Into the pot goes the meat, which begins to brown. With so much meat, it took a fair amount of time to brown it all. Once it was done, the meat started letting off liquid like crazy. After about 45 minutes, all my liquid had been absorbed and I was able to add the saucier ingredients (tomatoes, tomato paste, red wine, and the first of many cups of vegetable stock). Then the waiting begins. For 3 hours you let that pot of yumminess simmer away, checking every 20 minutes on the liquid level and adding more stock as needed. It might seem like forever, but each one of those minutes made the sauce that much more complex and delicious. You can literally see the flavor developing.
Eventually, this is what you get:
It is even better than it looks. I served it with Rigatoni and parmesan cheese. You’ll definitely want to use a pasta that can handle the sauce, so forget anything like spaghetti or angel hair pasta. I forgot to take a picture of the completed dish because by that time I’d already had a glass or two of wine and was socializing with my dinner guests, so you’ll have to use to your imagination.
The sauce definitely got raves from my friends, who insisted it was “restaurant quality” and delicious. I’ll definitely agree with the latter.
Part 2: The salad
The salad, as I mentioned is way easier than the sauce. I had about half the ingredients on hand already, and just needed to pick up the bread for the croutons and the artichoke. (The recipe instructs you to use three-day old bread, which I didn’t have. So, instead I bought a loaf of focaccia and left it out all day long. This actually worked.)
Aside from the croutons, which needed to be baked and the almonds, which need to be toasted, this is a salad of the open ingredients and mix them variety. The vinaigrette is a simple blend of red-wine vinegar, olive-oil, and fresh herbs. I made this ahead in a jar and dressed the salad right before we ate.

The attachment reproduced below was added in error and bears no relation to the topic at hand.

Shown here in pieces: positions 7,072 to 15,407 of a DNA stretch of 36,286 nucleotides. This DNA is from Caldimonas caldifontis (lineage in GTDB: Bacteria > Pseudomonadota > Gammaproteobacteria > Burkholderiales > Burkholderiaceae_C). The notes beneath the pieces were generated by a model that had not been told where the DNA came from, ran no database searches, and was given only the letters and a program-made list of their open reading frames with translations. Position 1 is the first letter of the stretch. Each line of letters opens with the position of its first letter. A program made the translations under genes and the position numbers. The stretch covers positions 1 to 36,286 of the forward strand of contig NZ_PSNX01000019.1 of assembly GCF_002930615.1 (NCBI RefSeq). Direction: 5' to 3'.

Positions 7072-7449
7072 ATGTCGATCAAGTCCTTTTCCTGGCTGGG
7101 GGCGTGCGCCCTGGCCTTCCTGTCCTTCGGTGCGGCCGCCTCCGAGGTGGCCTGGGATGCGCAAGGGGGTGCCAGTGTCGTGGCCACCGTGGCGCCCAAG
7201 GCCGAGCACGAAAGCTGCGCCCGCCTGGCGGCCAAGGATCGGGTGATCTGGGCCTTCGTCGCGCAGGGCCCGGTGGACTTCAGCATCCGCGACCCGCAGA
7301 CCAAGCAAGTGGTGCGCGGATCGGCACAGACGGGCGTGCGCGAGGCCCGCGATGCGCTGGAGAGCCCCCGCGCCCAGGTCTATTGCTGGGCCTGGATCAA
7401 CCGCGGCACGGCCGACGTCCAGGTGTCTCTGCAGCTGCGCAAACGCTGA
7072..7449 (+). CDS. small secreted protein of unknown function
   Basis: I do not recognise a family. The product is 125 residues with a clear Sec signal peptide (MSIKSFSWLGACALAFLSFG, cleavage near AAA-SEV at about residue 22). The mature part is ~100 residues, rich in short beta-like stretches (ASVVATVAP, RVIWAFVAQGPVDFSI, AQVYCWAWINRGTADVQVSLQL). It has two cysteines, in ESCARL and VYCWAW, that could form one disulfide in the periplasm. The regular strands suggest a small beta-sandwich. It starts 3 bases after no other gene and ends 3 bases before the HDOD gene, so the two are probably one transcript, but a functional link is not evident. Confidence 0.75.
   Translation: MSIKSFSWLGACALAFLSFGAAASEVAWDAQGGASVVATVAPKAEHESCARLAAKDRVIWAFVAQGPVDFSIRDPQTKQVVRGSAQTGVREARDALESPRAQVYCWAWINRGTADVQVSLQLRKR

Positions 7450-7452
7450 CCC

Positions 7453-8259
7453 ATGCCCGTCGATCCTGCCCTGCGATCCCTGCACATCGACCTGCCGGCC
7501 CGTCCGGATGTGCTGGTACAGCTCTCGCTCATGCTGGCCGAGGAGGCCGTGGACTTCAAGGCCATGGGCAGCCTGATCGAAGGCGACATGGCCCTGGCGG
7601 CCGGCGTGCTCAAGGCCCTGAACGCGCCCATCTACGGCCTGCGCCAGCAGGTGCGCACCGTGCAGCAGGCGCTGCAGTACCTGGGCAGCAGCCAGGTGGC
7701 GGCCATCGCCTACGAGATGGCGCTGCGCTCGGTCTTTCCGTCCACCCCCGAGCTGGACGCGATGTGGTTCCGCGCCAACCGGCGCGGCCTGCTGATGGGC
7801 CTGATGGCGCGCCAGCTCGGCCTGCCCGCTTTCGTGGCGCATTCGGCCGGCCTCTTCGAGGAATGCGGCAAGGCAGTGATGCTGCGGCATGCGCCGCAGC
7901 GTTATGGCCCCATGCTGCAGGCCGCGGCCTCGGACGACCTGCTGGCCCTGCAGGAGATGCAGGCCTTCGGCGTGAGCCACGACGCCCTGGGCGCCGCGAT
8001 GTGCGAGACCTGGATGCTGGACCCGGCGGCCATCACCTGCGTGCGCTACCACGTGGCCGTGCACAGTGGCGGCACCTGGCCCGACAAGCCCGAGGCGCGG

It was really good; the flavors married well with each other, and I thought it was a nice contrast to the heaviness of the pasta.
Part 3: The cookies
I’ll cut to the chase: these cookies were so, so easy and so, so good. I made a little over two dozen cookies and not a single one was left by the time the night was over. I want more, immediately. It’s a good thing I don’t have marzipan in my pantry!
In addition to being delicious, these cookies are also dairy and gluten-free, if you care about that sort of thing. The fat in the almond paste works with the egg whites as a binder and the paste itself, once processed into crumbs works like flour normally would.
Cookie assembly was easy. Roll in a ball, then roll in the pine nuts. For this, I had an awfully cute assistant pastry-chef.
Quinn happened to be a big fan of the dough.
Really, these were truly phenomenal. A little crunchy on the outside, slightly sticky and sweet on the inside, with the almond flavor permeating every bite. The pine-nuts added saltiness and texture and balanced out the sweetness. They were also pretty.
All in all, this meal was fan-freaking-tastic. I have literally no complaints about any part of the meal. I only wish I could make a 5 hour sauce in 30 minutes. Alas.